I suspect they aren't up to the punishment a modern driver gives them, to me they seem too lazy allways riding the clutch instead of using the handbrake.
DMFWs can't dissipate the heat of abuse like a solid flywheel.
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Jon



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On Fri, 11 Dec 2009 22:25:29 -0000, Jon wrote:

Or unable to do low speed maneuvering without the engine doing 3,000 rpm.
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Cheers
Dave.




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It's a good point. When I switch from the Landy to the Alhambra (DMFW), I usually stall it at least once. Even though it's nominally got far higher power output, it's got nothing at low revs, and the gentle manoeuvres I do in the Landy, for parking etc, just aren't possible without a lot of revving in the other thing.
If you rev it, it's fun to drive, but that's the only driving style that works. You can't be laid back, and my usual thing of crawling up to the end of the queue on red lights (so I never actually stop moving), is really hard to achieve as the Alhambra doesn't like the revs set really low and just won't pull, despite being much lighter weight.
It's 1.9 litre versus 2.5, both having turbos, standard factory intercoolers and four cylinders.
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writes

Bloody mondeo tdci I always seem to stall them. -- Jon
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Jon wrote:

Shite engines.
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Nige,

BMW K1200S
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So, here I am the OP. Tomorrow I almost certainly have to make the final decision after going round and round in circles and asking question after question. Another major factor was the count of available pennies.
My auto Disco 300tdi is fine but I want to spread the load by getting something reliable in car shape. We seem to have descended into a straight choice between an 07 Focus estate 1.8tdci, or, with a real stretch of the budget, an 06 Octavia 1.9 estate. Both manual. Both have DMF's and whatever we get will have to survive getting in and out of our path, which involves a 90deg standing start turn backwards uphill and almost blindly across the pavement. Both from main agents, with 1 year warranty.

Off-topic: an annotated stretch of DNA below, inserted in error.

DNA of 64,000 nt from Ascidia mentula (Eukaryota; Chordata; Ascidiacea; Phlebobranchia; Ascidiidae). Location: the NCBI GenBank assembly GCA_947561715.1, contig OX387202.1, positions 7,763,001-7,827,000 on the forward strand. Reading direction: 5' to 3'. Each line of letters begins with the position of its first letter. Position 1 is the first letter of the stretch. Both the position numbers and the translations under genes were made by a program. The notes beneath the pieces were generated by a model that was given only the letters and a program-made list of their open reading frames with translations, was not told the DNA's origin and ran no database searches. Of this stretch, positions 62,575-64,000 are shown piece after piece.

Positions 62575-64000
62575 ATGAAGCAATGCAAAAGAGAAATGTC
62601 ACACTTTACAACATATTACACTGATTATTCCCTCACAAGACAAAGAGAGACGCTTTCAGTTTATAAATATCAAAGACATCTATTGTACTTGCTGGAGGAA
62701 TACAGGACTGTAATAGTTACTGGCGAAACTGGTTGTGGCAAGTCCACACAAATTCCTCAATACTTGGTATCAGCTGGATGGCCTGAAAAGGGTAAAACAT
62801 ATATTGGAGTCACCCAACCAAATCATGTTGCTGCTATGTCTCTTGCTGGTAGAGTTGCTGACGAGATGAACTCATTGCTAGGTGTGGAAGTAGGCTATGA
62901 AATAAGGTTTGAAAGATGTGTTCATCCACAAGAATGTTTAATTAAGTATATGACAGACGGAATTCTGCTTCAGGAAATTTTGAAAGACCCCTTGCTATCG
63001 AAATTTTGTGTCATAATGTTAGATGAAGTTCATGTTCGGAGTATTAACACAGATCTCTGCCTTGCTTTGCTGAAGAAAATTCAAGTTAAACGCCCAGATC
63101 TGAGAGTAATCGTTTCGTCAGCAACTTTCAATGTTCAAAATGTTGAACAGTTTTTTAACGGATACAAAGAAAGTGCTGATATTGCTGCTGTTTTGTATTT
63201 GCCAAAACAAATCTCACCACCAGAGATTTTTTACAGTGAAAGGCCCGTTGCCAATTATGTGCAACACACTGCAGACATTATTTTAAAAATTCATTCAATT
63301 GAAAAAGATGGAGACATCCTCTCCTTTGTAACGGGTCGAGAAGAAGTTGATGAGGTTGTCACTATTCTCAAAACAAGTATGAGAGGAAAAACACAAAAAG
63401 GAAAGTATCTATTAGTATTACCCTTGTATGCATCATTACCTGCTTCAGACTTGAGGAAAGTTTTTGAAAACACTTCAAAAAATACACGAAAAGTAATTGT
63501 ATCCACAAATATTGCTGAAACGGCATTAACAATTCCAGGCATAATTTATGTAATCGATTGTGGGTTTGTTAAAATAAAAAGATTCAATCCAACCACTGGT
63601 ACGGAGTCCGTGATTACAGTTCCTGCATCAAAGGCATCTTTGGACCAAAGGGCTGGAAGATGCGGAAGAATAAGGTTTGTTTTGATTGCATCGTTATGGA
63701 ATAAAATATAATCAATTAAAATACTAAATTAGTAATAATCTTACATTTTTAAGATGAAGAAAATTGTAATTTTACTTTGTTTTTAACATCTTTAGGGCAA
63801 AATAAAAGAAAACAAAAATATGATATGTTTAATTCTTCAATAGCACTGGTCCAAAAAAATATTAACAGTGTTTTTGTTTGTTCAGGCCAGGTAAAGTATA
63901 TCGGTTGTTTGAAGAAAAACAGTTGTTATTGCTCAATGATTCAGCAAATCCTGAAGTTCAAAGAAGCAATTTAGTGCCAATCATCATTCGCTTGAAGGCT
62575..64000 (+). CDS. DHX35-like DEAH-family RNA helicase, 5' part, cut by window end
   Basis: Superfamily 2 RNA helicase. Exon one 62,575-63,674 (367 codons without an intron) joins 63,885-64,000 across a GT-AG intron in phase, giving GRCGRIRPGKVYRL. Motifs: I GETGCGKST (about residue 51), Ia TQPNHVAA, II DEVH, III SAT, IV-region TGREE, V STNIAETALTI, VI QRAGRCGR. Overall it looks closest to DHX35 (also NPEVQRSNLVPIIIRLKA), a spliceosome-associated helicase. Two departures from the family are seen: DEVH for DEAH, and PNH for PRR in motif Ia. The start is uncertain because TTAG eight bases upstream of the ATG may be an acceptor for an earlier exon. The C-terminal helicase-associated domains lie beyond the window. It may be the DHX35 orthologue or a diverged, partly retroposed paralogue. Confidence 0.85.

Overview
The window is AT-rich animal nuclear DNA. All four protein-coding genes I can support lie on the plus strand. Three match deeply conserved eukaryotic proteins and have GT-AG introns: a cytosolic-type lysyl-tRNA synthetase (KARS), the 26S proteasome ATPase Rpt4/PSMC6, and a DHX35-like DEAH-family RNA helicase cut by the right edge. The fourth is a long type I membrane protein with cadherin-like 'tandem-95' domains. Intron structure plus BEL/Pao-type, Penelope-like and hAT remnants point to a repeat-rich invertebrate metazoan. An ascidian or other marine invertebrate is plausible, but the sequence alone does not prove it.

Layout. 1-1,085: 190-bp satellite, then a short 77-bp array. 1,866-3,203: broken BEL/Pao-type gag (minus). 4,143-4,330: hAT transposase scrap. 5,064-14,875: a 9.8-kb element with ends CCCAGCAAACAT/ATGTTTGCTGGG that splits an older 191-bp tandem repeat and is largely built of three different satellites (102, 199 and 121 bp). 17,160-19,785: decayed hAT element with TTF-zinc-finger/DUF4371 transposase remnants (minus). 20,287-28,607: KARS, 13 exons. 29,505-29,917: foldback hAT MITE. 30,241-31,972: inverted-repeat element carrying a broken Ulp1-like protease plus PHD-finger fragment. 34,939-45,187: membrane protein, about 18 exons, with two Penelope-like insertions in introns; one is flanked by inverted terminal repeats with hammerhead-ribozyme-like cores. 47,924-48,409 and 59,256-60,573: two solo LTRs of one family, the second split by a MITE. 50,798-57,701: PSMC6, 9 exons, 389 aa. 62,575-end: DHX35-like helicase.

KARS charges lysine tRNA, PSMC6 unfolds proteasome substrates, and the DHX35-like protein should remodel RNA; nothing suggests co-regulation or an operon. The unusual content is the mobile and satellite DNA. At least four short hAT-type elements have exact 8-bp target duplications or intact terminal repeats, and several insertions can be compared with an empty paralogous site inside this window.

I've driven the Skoda and like it, drove a Focus hatch which felt OK. Can't yet drive the Focus estate because the dealer is having to replace the flywheel. It's up in the air and I've only been able to inspect the underneath
The parameters are....... 1. Have to replace the auto Omega before it collapses completely, so within the next day or two. 2. Want diesel 3. SWMBO wants a reasonably new car. 4. Must have a proper spare wheel. 5. Must have space for long legged driver plus non-nimble person in back seat behind driver (this rules out most small cars). 6 Must be low car tax. I'm paranoid about the potential combination of incompetent political parasites and fanatical, utterly misguided greens.
Has anyone any views about which would be the least bad of the above 2 to go for to get something that will be reliable and maintainable for about a 10 year life? Is the 1.9 TDI PD VAG diesel simpler than the 1.8 tdci Ford? Are both drive trains as bad?
It's so, so, so depressing.
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Bill

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While I think about it, something else to avoid, especially in your particular situation re. the drive are these blooming electric handbrakes. Talk about making things complicated just for the sake of it.
Gordon, again.
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In message

Well, after asking everywhere I could find on the 'net, I've gone for a manual Skoda 1.9tdi to complement the auto Disco. I don't think there's any electric in the handbrake. Part of the decision was based on reading that there is an official manufacturer's single mass flywheel available, and a clear statement from the dealer that the DMF is covered by the warranty. I couldn't find a suitable DSG auto version at a price I could afford and with sufficient warranty to make it a justifiable gamble.
It judders when reversing out of the 90 degree uphill path with 2 passengers aboard unless I rev more than I think good and slip the clutch. I have this mad horror that one day I'll accelerate to get a smooth clutch action in reverse and the turbo will kick in....... Still, it looks like a substantial hedge across the road. Also on the motorway in top I trundle along at 60 fine, slow down to 40mph/1500rpm then accelerate in top and it judders frighteningly. Change down and it's OK.
But I'm getting better with it and even the family members, frightened by the concept of me in a manual car after all these years, seem to think I'm causing less whiplash.
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Bill

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says...

Interesting.
I have a Mazda6 TS2 estate as a works car, same engine 2.2 Eurosomething 160bhp turbo etc as the current Mondao's. Low speed manouvering etc at idle, wonderfuly easy, even up slopes and kerbs etc. In some ways easier than the LR109/110 hybrid (200TDi), there again, the car is a fraction the weight of the LR...
Dave B.